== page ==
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Am J Prev Med. 2010 Jul;39(1):25-32. doi: 10.1016/j.amepre.2010.03.004.

Neighborhood walkability and sedentary time in Belgian adults.

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1
Fund for Scientific Research Flanders (FWO), Ghent University, Ghent, Belgium. Delfien.VanDyck@UGent.be

Abstract

BACKGROUND:

Sedentary behavior (too much sitting) has deleterious health consequences that are distinct from lack of physical activity (too little exercise).

PURPOSE:

This study aimed to examine the associations of neighborhood walkability and sociodemographic factors with adults' self-reported and objectively assessed sedentary time.

METHODS:

This Belgian cross-sectional study was conducted between May 2007 and September 2008. Twenty-four neighborhoods were stratified on GIS-based walkability and neighborhood SES. In all, 1200 adults (aged 20-65 years; 50 per neighborhood; 42.7 [SD=12.6] years; 47.9% men) completed a sociodemographic survey and the International Physical Activity Questionnaire. They also wore an accelerometer for 7 days: Sedentary time was identified as accelerometer counts of less than 100 per minute. Statistical analyses were performed in 2009, using multilevel regression models, adjusted for physical activity levels and individual SES.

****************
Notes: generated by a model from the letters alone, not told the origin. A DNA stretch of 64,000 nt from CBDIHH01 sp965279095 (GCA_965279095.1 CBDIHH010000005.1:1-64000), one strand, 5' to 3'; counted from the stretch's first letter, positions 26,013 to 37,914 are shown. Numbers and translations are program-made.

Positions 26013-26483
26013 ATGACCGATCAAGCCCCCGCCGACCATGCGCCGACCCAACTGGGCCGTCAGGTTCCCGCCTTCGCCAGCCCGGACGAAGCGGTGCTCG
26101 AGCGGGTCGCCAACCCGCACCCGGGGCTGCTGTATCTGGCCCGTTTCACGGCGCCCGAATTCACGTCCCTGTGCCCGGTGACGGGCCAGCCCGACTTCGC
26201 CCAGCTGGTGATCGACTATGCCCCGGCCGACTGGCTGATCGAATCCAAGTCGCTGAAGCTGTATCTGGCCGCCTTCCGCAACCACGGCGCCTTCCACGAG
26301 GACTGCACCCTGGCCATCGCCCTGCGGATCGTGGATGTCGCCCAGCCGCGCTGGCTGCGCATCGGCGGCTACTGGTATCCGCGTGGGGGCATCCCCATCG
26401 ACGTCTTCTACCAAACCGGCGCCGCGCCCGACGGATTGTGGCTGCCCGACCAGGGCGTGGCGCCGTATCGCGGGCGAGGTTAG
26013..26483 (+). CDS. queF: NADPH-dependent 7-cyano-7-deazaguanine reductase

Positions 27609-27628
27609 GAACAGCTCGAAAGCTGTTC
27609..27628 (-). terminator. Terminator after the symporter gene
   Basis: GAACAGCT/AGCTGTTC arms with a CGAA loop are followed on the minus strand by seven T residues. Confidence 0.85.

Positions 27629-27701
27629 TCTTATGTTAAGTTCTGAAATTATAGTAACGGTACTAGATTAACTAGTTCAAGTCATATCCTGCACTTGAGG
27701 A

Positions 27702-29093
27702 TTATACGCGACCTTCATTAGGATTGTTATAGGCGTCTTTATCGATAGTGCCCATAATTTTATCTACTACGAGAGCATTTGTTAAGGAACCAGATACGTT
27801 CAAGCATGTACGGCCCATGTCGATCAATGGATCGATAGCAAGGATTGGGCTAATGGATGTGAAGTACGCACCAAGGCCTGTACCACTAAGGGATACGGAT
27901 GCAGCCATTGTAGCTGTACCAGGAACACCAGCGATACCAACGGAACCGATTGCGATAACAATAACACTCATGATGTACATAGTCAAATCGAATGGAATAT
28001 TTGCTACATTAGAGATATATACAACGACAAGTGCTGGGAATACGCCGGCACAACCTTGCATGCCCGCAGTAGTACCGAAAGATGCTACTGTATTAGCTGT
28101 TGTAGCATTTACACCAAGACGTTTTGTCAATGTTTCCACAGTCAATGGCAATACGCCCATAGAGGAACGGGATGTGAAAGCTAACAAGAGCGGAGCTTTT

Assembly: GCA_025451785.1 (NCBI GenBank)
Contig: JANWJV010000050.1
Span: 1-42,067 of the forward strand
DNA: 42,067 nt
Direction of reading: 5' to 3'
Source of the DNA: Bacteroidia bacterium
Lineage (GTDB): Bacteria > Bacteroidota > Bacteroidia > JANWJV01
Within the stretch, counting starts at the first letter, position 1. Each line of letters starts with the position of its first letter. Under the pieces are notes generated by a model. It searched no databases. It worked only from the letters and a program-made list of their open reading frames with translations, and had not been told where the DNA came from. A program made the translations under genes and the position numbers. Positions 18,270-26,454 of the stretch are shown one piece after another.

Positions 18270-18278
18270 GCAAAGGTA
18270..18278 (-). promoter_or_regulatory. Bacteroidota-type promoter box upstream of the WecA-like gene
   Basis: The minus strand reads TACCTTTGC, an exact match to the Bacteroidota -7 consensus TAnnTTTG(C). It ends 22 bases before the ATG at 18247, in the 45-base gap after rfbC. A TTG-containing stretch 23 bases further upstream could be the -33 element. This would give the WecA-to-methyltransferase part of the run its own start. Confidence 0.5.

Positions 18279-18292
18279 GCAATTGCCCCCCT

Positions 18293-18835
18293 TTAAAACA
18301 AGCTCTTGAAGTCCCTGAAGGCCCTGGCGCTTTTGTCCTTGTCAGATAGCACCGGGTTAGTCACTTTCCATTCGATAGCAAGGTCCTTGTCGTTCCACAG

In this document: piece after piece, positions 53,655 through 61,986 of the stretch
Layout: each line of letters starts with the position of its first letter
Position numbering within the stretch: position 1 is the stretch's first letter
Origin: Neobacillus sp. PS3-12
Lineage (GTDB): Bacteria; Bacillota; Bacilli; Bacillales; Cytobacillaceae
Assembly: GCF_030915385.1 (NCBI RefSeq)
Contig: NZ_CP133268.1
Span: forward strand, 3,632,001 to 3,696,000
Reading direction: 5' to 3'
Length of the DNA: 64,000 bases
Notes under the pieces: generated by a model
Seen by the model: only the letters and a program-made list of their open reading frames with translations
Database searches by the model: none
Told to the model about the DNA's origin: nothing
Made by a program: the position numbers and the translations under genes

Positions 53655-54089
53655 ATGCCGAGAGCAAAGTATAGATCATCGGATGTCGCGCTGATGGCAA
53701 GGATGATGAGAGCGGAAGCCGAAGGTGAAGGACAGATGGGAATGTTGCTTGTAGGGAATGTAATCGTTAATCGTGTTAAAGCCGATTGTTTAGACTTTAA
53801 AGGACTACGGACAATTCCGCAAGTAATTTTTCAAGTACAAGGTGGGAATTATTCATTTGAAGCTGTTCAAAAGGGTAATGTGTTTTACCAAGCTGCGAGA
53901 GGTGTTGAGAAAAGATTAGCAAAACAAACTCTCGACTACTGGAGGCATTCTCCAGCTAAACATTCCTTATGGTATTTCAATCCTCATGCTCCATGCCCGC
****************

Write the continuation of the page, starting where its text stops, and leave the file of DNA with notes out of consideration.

RESULTS:

Residents of high-walkable neighborhoods reported more sitting time than those of low-walkable neighborhoods (439.8 vs 403.4 minutes/day of daily sitting time, p<0.05). Living in high-walkable versus low-walkable neighborhoods was also associated with 2.9% more accelerometer-measured overall sedentary time (p<0.001). Being male, younger, unemployed, more highly educated, having a white-collar job (analysis for employed adults only), and living without children were all significantly associated with more sitting time.

CONCLUSIONS:

Contrary to expectations, living in a high-walkable neighborhood was associated with higher levels of sedentary time. If future studies in other contexts confirm these associations, environmental and policy innovations aiming to promote physical activity may need to address the potential negative health impact of sedentary behavior.

PMID:
20547277
DOI:
10.1016/j.amepre.2010.03.004
[Indexed for MEDLINE]
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